The chorus of six long-limbed drag queens in the latest Broadway revival of Jerry Herman’s “La Cage aux Folles” is half that of two earlier outings.
The reductions in this stripped-down version, Broadway’s latest import from London’s Menier Chocolate Factory, seem especially stark as it follows closely a 2005 revival that matched the opulent 1985 Tony-winning original sequin for sequin.
Yet unlike the shrunken revivals of other big Broadway musicals, this one makes sense. Terry Johnson’s smart, tight, rough-edged and slightly tacky production gets closer to the sort of scene one might actually find in a transvestite club on the French Riviera.
It helps that “La Cage” is housed in the Longacre, a smaller Broadway theater, adding to an intimacy that set designer Tim Shortall has exploited to good effect.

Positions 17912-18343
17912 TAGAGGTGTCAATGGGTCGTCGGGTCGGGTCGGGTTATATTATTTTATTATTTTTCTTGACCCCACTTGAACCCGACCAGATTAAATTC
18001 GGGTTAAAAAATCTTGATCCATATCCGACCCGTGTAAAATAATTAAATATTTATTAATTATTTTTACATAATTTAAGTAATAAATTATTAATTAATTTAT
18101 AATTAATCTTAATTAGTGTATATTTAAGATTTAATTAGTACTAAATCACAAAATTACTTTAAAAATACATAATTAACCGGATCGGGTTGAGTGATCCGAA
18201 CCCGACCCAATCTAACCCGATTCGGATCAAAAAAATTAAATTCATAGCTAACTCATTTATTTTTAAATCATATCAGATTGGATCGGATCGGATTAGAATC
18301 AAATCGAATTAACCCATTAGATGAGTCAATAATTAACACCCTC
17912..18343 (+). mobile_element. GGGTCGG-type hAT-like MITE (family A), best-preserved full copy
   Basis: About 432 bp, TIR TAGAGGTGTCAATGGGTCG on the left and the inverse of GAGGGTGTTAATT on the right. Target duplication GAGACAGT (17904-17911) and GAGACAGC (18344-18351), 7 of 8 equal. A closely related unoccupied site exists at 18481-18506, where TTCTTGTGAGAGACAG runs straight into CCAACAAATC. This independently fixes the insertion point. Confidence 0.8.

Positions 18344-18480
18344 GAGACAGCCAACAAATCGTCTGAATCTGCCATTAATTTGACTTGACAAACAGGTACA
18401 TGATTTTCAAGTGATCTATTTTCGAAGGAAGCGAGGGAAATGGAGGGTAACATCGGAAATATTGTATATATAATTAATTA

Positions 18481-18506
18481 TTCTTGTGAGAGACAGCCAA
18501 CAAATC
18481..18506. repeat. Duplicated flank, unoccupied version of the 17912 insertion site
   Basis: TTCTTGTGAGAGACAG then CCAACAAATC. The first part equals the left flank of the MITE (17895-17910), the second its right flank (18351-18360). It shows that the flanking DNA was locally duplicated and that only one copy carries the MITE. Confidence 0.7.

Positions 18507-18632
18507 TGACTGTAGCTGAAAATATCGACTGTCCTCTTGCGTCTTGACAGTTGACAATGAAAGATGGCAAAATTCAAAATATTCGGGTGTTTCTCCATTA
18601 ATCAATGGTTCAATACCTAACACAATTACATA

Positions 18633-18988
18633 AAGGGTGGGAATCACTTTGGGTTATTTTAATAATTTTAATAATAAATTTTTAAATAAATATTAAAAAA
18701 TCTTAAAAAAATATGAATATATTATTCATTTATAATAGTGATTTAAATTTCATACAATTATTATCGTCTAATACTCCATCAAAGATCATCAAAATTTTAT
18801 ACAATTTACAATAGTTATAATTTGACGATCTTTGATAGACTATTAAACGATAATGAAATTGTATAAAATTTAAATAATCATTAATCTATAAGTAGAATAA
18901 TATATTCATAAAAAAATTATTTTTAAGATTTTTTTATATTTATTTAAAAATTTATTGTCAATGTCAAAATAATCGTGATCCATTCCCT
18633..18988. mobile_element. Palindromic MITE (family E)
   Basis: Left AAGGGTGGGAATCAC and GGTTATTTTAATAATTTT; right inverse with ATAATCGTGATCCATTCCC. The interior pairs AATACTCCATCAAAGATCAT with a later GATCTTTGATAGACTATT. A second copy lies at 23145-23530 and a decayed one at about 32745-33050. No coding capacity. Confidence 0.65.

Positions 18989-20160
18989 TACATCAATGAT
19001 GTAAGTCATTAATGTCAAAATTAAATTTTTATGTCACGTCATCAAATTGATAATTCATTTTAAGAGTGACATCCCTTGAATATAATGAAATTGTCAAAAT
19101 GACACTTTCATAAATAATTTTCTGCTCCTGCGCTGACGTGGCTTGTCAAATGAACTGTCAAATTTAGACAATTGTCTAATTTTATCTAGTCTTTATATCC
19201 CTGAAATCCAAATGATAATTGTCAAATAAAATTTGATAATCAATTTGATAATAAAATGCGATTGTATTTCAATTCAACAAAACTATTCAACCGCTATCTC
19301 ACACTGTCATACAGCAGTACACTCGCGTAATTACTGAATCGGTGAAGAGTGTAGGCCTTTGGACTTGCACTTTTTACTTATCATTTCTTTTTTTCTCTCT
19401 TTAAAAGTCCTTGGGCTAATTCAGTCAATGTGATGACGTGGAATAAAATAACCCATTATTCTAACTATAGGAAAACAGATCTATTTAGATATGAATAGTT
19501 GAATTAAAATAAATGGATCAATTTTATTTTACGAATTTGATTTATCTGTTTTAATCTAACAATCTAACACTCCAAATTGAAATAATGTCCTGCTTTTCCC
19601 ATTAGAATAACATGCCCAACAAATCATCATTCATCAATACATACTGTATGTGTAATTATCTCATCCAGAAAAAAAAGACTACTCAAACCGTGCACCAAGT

The box-office draw is Kelsey Grammer, of TV’s “Frasier,” as Georges, the soigne master of ceremonies. The main reason for seeing the show is Douglas Hodge as Albin, the aging headliner and Georges’s partner of 20 years.
The sentimental story concerns a son -- fathered by Georges and reared with Albin -- who returns home engaged to the daughter of a bigoted right-wing minister. The son asks Albin to disappear for one evening while his biological mother and Georges host a “normal” dinner for the girl’s parents, breaking Albin’s heart.
Trucker in Gown
Hodge, who is built like a long-haul trucker but still looks reasonably good in a gown, makes Albin vulnerable and a little pathetic, in addition to being endearingly funny.
Grammer is charmless and can’t sing, a problem for which I forgive the producers because the rest of the cast is so good. Tops among them are Robin de Jesus, as Albin’s conniving, stage-struck assistant and Veanne Cox as the fiancee’s smoldering tigress of a mom.
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(Jeremy Gerard is an editor and critic for Bloomberg News. The opinions expressed are his own.)